On Mar 24, 2012, at 5:26 PM, Damian Conway <dam...@conway.org> wrote:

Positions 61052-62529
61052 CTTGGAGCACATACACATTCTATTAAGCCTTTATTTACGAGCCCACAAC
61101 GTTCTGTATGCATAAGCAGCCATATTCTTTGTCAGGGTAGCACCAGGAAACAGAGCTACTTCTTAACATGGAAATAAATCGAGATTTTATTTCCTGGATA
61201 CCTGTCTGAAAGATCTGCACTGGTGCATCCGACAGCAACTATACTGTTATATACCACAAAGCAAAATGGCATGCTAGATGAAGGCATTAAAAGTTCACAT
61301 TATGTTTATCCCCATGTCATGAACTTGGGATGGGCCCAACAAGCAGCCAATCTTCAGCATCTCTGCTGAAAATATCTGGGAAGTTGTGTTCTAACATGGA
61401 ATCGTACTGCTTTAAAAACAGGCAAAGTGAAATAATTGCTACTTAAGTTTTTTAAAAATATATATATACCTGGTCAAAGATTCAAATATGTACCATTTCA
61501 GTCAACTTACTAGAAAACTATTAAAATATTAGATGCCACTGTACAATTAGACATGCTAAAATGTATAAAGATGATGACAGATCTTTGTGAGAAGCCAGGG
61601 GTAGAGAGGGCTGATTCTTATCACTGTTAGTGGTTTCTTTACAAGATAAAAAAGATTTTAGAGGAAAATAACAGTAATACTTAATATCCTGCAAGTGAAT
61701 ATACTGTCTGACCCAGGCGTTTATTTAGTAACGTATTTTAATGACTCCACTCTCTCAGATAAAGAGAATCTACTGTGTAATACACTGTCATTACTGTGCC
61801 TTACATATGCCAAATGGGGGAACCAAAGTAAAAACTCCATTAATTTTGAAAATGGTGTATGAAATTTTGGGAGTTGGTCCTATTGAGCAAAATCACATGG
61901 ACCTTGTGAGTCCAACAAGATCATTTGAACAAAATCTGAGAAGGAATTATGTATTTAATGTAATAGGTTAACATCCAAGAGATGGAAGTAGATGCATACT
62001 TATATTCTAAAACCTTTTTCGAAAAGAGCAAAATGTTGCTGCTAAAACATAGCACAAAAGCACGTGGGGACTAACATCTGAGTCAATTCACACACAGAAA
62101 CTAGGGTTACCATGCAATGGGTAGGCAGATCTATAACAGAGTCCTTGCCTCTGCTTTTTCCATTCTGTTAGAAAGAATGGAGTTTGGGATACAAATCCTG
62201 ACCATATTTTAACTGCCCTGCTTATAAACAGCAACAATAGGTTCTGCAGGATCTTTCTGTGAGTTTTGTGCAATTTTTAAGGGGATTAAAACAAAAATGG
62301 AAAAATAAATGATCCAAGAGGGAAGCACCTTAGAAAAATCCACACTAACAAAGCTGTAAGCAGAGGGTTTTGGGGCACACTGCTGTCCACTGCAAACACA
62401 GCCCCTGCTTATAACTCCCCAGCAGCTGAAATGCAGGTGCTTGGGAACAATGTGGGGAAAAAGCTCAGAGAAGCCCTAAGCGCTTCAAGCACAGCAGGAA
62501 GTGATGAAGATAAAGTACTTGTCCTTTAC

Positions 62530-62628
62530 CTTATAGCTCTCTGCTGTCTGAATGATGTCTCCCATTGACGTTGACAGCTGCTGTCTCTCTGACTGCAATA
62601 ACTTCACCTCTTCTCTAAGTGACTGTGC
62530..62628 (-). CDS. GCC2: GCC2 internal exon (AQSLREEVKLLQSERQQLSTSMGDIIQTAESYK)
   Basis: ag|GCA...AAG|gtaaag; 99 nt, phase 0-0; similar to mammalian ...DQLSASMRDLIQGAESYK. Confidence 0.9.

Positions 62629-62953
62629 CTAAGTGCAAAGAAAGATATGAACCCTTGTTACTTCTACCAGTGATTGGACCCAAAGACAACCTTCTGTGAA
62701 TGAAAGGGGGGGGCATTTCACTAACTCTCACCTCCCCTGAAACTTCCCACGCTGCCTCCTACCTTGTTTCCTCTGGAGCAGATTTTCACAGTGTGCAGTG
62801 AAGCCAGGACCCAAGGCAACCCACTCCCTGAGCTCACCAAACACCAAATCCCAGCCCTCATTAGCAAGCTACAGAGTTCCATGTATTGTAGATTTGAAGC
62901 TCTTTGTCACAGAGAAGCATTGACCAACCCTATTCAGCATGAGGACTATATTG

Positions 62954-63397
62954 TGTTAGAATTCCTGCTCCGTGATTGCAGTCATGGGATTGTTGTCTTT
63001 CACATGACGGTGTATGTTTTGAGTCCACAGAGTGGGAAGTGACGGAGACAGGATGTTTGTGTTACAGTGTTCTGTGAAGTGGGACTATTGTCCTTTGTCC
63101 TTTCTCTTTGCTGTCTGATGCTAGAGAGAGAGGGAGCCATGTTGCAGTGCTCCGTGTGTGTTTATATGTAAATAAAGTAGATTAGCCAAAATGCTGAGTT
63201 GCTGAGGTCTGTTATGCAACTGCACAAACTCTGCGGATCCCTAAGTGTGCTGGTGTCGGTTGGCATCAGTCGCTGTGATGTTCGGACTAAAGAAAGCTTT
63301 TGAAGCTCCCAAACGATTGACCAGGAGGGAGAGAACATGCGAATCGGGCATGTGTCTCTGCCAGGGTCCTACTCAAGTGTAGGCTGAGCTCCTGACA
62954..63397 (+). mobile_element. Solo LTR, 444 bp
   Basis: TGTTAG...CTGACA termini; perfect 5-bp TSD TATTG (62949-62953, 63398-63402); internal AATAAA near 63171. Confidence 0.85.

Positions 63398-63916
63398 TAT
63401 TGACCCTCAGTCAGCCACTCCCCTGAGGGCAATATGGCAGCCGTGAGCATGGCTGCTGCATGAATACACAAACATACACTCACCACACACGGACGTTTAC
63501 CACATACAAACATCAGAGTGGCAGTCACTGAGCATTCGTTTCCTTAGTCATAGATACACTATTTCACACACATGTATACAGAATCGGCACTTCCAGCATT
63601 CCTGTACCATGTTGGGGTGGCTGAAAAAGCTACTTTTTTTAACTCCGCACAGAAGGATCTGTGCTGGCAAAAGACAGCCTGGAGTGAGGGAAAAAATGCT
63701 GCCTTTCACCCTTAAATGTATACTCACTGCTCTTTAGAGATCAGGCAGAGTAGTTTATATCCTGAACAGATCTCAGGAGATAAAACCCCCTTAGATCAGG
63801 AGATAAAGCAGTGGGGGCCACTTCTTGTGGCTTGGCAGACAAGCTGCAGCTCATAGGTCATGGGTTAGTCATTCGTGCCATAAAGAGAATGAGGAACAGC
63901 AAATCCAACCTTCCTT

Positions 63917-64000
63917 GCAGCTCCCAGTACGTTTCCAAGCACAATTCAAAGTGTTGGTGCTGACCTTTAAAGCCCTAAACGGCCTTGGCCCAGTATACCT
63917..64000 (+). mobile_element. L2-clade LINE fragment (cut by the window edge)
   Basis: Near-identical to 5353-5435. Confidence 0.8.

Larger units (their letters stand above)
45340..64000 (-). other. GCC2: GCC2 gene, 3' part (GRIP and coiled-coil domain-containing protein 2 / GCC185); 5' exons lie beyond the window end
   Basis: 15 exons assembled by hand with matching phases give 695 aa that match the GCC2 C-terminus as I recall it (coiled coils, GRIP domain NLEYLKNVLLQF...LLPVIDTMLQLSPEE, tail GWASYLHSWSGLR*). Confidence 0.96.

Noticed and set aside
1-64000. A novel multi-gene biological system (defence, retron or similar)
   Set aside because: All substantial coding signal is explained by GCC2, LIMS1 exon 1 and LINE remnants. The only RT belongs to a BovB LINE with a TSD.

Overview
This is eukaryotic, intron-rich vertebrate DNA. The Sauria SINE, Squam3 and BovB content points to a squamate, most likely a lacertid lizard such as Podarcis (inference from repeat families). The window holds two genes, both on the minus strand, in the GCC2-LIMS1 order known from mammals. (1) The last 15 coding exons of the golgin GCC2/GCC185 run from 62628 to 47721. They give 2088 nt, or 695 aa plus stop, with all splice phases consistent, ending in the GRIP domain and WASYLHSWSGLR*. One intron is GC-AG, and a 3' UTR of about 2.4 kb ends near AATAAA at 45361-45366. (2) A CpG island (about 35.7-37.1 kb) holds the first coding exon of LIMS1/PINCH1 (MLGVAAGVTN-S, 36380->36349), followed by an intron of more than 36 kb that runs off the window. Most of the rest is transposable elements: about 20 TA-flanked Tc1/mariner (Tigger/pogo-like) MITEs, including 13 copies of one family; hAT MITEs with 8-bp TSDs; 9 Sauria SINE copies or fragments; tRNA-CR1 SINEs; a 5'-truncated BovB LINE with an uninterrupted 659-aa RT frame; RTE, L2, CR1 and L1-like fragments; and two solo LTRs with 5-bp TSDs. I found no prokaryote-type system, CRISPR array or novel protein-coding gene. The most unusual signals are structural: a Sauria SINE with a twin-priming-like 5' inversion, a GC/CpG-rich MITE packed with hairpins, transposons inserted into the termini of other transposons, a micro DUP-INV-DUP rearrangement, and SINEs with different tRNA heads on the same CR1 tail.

>> Actually, that one works fine in both niecza and rakudo, since those are >> Rats. > > Oh, that's good to hear. > > It doesn't change my underlying argument however. Any operations > performed on genuine floats are going to lose precision, and if we're > using such operations to infer relationships (such as equality or > sequence) then we ought to take the loss of precision we're causing > into account when deciding outcomes. > > Which seems to mean either (a) making it a compiletime error to request > sequence inferences on floats , or (b) comparing the differences and > quotients within the sequence inference with a larger epsilon (or using > interval arithmetic). > > Damian IMHO: if we're going to take loss of precision into account, we should do so explicitly. I'm a bit rusty, so forgive me if I misuse the terminology: if a number has an epsilon, the epsilon should be attached to it as a trait so that it can be accessed by the program. This allows all sorts of things, like "close enough" smart-matching and error propagation. The main question is if Perl should assign a minimum epsilon to all floats by default, or if this should be an "all's fair if you predeclare" type of thing.